A Lesson On Shingles (So Far)

I got home late from my parents’ house on Monday night and when I went to lie down in bed, I rested my hand on my abdomen.

“OW!” I thought.  “What the heck is that?  Am I bruised?  Oh.  It’s just some really painful pimples or something.  Right there?  Why?”

I woke up the next morning and they were still there.  I looked in the mirror after my shower.  The right side of my abdomen, side, and back had some clusters of what I thought at first was painful acne.  I dismissed the idea that it was shingles due to the fact that I couldn’t handle another medical bill on top of everything I’m already dealing with.  That’s another story, but it involves a nightmarish insurance situation, thanks to the lady who rear ended me in October.  Premera ended up denying my labor and delivery bill because I had an open liability claim, so of course chances were high they would deny shingles bills!

“I’ll see if it’s better tomorrow.” I thought.

“If it’s shingles, I’ll just have to ride it out anyway.”  I justified.

“Some of these are red and blistered!  The doctor will think I’ve been picking at them, like I have no self-control!  That will be embarrassing.”  Yes, I’m sure I will be one of those people who dies of something unnecessarily because of all the things I could possibly be embarrassed about.

“I can’t put on a bra!  I don’t want to go to the doctor braless!”

“Oh.  What if it’s not shingles at all?  What if it’s MRSA?  I could be slowly dying right this very moment.”  I continued Googling the worst possible skin diseases.  “I don’t want to die because I wasn’t willing to go out braless in public, but I’m definitely not going to church like this.”

I started talking to some friends.  “Did your shingles feel like painful acne?”  They urged me to go in because apparently there are anti-virals that can prevent it from getting as bad, but it’s best to do it within a few days.  Just as I was about to make the call, the power went out.  My phone runs on electricity.  It was a sign.  Don’t call the doctor.  No, I probably should have just driven over to the office and made an appointment so I could take full advantage of the anti-viral benefits.  I learned that they could still save me from months or maybe even years of nerve pain even if it was possibly too late to stop it from progressing.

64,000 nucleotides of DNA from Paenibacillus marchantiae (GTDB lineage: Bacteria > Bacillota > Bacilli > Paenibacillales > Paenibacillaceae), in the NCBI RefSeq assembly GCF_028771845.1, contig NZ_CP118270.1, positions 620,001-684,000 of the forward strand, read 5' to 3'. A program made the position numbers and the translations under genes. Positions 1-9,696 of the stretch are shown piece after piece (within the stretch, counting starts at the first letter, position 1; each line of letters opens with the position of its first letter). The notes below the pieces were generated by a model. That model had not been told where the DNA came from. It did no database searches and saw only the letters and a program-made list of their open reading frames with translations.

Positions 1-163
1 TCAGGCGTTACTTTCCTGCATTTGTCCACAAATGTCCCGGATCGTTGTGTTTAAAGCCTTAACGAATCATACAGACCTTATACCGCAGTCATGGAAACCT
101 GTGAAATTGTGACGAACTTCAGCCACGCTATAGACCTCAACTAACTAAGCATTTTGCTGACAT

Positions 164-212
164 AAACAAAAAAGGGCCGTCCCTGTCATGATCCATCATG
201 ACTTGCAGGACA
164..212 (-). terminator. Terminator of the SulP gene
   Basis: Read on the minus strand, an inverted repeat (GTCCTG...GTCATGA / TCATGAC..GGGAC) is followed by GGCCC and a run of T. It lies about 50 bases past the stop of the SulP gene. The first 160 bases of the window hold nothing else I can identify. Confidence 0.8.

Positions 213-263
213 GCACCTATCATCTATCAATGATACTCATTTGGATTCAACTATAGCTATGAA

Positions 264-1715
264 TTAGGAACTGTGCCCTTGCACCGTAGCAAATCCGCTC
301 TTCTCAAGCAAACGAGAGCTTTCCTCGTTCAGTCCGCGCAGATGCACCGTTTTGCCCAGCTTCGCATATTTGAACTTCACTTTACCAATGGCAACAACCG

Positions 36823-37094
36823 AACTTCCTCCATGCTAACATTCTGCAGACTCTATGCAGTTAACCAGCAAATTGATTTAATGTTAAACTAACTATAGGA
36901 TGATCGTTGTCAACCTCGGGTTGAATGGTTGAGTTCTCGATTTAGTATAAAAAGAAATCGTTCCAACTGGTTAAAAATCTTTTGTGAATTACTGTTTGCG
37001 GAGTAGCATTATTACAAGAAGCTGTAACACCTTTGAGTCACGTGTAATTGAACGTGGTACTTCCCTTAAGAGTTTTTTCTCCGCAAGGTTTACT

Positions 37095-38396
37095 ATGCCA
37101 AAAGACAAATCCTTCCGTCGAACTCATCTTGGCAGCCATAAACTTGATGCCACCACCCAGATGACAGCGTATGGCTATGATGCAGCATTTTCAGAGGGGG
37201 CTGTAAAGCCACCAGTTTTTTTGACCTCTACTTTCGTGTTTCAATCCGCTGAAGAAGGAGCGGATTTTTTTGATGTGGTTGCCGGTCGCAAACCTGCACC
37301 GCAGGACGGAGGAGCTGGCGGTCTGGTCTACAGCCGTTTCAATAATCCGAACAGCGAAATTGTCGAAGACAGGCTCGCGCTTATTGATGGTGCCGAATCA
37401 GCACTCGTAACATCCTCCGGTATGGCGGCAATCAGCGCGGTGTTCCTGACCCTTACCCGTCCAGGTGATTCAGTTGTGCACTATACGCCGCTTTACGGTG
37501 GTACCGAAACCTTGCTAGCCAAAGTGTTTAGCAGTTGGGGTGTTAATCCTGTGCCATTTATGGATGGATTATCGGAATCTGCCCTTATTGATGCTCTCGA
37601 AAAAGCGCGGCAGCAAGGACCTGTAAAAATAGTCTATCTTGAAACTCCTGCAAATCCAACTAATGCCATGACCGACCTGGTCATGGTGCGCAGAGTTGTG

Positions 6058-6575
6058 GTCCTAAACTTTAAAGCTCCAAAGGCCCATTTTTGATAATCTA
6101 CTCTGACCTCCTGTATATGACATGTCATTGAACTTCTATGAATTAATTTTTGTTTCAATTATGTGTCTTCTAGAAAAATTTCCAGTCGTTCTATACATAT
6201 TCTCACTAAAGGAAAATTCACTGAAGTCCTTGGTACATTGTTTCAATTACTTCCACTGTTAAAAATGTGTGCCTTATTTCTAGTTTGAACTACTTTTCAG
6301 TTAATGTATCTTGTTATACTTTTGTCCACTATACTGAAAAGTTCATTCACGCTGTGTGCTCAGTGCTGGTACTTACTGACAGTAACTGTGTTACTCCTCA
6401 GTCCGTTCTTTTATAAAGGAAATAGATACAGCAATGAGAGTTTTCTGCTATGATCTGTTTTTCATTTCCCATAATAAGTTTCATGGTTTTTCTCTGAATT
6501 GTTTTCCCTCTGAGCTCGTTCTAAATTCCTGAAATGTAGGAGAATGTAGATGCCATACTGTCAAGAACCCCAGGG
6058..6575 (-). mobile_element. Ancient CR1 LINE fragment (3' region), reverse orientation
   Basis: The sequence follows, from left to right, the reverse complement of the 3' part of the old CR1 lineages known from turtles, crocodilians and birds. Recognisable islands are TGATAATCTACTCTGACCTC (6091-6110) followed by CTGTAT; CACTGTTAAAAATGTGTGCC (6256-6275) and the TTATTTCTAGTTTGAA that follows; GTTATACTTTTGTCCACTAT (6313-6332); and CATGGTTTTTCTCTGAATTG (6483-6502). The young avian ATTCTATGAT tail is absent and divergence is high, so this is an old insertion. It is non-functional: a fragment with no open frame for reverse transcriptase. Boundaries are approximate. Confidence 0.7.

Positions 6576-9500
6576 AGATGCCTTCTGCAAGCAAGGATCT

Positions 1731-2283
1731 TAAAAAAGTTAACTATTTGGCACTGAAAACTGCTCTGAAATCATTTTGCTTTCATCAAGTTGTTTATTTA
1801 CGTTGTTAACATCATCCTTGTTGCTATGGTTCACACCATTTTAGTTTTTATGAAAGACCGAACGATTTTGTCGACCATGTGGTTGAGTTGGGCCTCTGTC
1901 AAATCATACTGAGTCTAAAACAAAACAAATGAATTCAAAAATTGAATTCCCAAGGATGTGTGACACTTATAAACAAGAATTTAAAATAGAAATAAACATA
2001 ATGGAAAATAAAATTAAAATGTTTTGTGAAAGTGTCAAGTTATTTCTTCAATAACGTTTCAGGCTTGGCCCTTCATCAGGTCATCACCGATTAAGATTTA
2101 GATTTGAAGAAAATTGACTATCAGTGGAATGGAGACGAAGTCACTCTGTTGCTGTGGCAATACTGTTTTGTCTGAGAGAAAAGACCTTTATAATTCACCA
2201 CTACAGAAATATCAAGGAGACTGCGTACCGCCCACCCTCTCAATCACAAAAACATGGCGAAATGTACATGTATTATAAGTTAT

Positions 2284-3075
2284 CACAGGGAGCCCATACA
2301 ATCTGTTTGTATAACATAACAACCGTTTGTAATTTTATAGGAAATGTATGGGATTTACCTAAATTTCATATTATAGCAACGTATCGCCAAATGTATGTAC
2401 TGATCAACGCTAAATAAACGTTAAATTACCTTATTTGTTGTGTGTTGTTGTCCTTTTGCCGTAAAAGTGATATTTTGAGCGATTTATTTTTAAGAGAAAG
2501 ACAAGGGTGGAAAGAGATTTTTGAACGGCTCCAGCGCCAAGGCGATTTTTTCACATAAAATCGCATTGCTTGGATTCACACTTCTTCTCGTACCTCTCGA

I finally called the next day.

My doctor who previously referred to labor as “uncomfortable” – he assured me that everything would be just fine if I didn’t nurse my baby for a week as I took the anti-virals.  “Just pump and dump.” he said.  “You can give her formula.”

My eyes started to fill with tears.

My daughter will not take a nap without nursing.  She won’t go to bed for the night without nursing.  She won’t stay asleep for the night without nursing.  It’s not that I’m a wussy mother, but this girl has iron will.  I’ve had four other children and I was able to get all of them to nap and sleep in their cribs.  My last baby slept through the night at 3 months old, so this child has been a complete surprise in regards to sleeping and her need to be with me ALL THE TIME.  I don’t know if she’s going through a long teething stage or what, but this doctor had no idea what he was asking.  My daughter can’t stand her dad from about 6pm on.  If I sneak away to go to the bathroom in the middle of the night, she immediately wakes up and cries.  Then when my husband tries to calm her, she completely flips out.

I have painful shingles and the doctor thought I was going to be just fine as I wrestled a screaming baby who will not take a bottle and has never had formula?!

I found myself wishing I hadn’t come in.  I was going to have to tough it out.  How could I take the anti-viral if it meant both of us suffering for a week?  My husband wasn’t even going to be in town!  I went home feeling defeated, convinced that I was going to suffer from years of nerve pain because I couldn’t traumatize my daughter and everyone in the house.  It suddenly occurred to me to call the pharmacist.  “Is there an anti-viral I can take while I’m nursing?”  “Yes, you can take Valtrex.”

Wow.  Thanks Dr. D.  Oh yes, he had also suggested that I not nurse on my right side to protect my daughter from getting chicken pox.  Again, not happening.  She will thrash around all night until she gets both sides.  Besides, she had already been exposed and I figured millions of babies have survived chicken pox just fine.  If she got chicken pox, I decided it would be so cool and retro of her.  OK, honestly I cringed at the thought, but at least I would be able to comfort her and nurse her all I wanted.  It’s not small pox.  It’s chicken pox!

The downside of Valtrex is that I have to take it five times a day.

Also, I’m changing doctors.  I’m going to find a woman who understands that things like labor are a little more painful than “uncomfortable” and other things.

“Doctor, I’m feeling uncomfortable.  I was stabbed.”

“I got hit in the crotch with a baseball.  SO UNCOMFORTABLE.”

“These kidney stones are uncomfortable!”

Do those statements sound stupid?  Yes they do.

So this is what I’ve learned so far during my six days with shingles.

1.  If your doctor has the nurse bandage up your sores, that will involve sticking tape to you, after which more sores might appear UNDERNEATH THE TAPE.  You will have to rip that tape off and face the excruciating pain combined with unbearable itching, but you won’t scratch it because it hurts so bad.

2.  If you open a hot oven, the heat will make your shingles hurt even more.  DUH!

3.  Being in denial does not help shingles.

If you get a rash on one side, just go to the doctor. Don’t be stupid like me.  Be the braless hippie you were meant to be.  Especially if you’re a guy.